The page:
It’s winter in Minnesota. Private eye Nils Shapiro drives an aged Volvo, gets up at the “crack” of 8:55, eats peanut butter sandwiches, and lives in a crappy house that builders want to buy so they can level it and start over. He’s certainly not ready to blend in.
In Edina, the “regal suburb” of Minneapolis, police call in Shapiro on a murder case that is diabolical, at the very least, in its cover-up. An entire house is covered in a layer of vacuum cleaner dust. The foyer. The stairs. The hall. The master suite. And the murder victim. All covered in dust.
The victim is Maggie Somerville, age 41. Divorced, two kids. The maid discovered the body. Nothing was stolen and she had not been sexually assaulted. When told of his ex-wife’s demise, the ex-husband is surprised. Her boyfriend, however, is not. And Shapiro happens to know the ex-husband’s brother. The obvious question is how do you accumulate that much vacuum cleaner dust? Dozens of bags, maybe hundreds? The dump of dust is the perfect DNA-destroying technique. You could test the accumulated DNA inside the house for decades and never isolate the killer’s specific trace.
Shapiro is 38. He is having a very hard time getting over Micaela, “who became my wife and then my ex-wife and then lingered like a chronic sinus infection.” Shapiro is jaded, stubborn, cynical, snarky, and romantic. He’s also dogged. Shapiro is given the job of cozying up to the ex-husband and the boyfriend.
Shapiro’s PI work gives him something to care about. And distracts him from thinking about Micaela. “I made a peanut butter and jelly sandwich and ate in front of the Bengals/Colts play-off game. I wanted to care about the game but didn’t. I’d lost interest in sports, which I chalked up to the general anesthesia I’d mainlined to survive Micaela. Couldn’t stick with a game, couldn’t stick with a book, couldn’t give a damn about beautiful women. I’d pissed off more than a few, which was preferable to the others who I had straight out hurt. At thirty-eight, and for the first time in my life, I’d turned into one of those guys.”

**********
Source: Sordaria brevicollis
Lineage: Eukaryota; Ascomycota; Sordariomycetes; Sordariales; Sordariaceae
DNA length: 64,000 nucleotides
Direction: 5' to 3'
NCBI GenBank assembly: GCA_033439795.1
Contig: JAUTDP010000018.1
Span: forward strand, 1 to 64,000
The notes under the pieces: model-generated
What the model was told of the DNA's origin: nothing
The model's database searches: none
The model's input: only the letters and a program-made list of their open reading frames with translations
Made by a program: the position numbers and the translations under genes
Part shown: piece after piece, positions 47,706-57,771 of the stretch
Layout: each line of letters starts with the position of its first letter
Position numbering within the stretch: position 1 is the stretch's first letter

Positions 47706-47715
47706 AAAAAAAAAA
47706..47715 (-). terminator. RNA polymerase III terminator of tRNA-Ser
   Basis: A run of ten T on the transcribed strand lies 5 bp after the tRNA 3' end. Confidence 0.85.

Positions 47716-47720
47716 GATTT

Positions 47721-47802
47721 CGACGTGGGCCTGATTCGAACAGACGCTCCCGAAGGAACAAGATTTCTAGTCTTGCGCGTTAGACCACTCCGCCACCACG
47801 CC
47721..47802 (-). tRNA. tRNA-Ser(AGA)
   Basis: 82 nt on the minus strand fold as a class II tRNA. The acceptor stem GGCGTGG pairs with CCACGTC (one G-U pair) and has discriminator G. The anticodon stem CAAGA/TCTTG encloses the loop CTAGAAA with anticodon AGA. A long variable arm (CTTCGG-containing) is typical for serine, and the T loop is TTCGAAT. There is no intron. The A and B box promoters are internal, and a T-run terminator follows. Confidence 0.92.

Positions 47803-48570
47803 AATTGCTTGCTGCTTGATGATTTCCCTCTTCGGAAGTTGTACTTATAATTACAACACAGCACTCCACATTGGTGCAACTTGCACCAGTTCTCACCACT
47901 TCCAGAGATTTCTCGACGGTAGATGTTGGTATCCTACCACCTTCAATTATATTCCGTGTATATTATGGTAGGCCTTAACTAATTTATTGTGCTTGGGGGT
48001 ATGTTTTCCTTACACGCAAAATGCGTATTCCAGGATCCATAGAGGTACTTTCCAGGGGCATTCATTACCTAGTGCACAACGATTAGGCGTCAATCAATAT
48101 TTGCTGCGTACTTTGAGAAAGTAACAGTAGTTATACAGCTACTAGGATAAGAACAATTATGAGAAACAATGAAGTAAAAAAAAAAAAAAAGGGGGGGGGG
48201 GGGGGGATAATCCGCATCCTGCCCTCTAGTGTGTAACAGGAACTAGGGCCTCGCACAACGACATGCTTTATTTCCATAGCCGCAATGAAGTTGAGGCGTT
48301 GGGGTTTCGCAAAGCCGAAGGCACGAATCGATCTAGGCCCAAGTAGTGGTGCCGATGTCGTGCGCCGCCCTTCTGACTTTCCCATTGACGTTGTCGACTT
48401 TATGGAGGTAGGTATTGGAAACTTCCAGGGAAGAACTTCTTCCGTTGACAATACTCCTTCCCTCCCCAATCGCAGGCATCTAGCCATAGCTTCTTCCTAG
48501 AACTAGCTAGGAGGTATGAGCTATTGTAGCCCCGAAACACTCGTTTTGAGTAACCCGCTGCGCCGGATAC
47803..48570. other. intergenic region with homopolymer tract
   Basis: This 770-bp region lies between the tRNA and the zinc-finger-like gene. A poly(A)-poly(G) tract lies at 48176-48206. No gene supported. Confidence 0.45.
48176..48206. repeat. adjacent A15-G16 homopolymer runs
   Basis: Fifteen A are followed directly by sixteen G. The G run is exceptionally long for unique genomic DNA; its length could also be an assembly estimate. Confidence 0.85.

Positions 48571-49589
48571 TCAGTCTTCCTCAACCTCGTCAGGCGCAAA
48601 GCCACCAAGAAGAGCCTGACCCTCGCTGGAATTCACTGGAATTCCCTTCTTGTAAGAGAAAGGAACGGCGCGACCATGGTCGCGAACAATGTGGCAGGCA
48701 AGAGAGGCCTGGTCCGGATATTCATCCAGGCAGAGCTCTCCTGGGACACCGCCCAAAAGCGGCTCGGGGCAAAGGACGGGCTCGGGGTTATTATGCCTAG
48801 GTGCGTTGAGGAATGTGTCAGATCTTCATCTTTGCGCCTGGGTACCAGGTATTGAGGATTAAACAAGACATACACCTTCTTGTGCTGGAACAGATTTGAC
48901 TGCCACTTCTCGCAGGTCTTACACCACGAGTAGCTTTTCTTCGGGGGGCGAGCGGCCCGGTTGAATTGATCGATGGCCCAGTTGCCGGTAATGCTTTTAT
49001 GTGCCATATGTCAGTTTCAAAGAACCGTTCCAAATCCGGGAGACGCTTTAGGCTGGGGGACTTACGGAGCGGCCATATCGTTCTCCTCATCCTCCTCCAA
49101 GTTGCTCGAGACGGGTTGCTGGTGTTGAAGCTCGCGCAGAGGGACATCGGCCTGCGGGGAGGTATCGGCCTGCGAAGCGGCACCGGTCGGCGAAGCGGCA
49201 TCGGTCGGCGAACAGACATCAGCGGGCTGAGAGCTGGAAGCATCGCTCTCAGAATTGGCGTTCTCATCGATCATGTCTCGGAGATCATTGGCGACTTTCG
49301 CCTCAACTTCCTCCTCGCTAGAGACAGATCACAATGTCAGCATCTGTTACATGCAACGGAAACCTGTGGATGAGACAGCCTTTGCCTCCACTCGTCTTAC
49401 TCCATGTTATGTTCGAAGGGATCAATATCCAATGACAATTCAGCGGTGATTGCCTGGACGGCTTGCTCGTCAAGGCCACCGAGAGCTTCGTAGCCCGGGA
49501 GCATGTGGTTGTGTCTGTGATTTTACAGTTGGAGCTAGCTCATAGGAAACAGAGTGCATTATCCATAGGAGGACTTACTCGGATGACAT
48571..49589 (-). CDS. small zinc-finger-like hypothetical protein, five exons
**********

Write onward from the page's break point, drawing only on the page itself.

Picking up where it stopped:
Shapiro is hired by and working with the Edina police, but told to keep that fact to himself. He knows to keep his jaded self under wraps at work. “We Minnesotans are not tough-talking people. It doesn’t work here. We sand off our rough edges to play nice and keep our hardness buried deep.”
And that’s the cool thing about Gone to Dust. That Minnesota Nice and Minnesota Clean contrasting with the darkness behind the murder. Edina is not known for its dark alleys. It’s as if Nils Shapiro manifests the dichotomy (signaled by the odd mashup of his Swedish given name and Jewish surname). But us readers get access to his snarky, biting thoughts.
The plot twists nicely. There’s a fine crew of suspects. The Nils-Michaela thing isn’t your run-of-the-mill frustrated relationship. The resolution involves all that Minnesota bland sameness that Shapiro frequently notices. Somewhere in all the homogeneity, something is bound to jump out. Or maybe it’s finding the links in everything that’s common. A smart, snappy voice coupled with a fiendish plot makes Gone to Dust a first-rate read.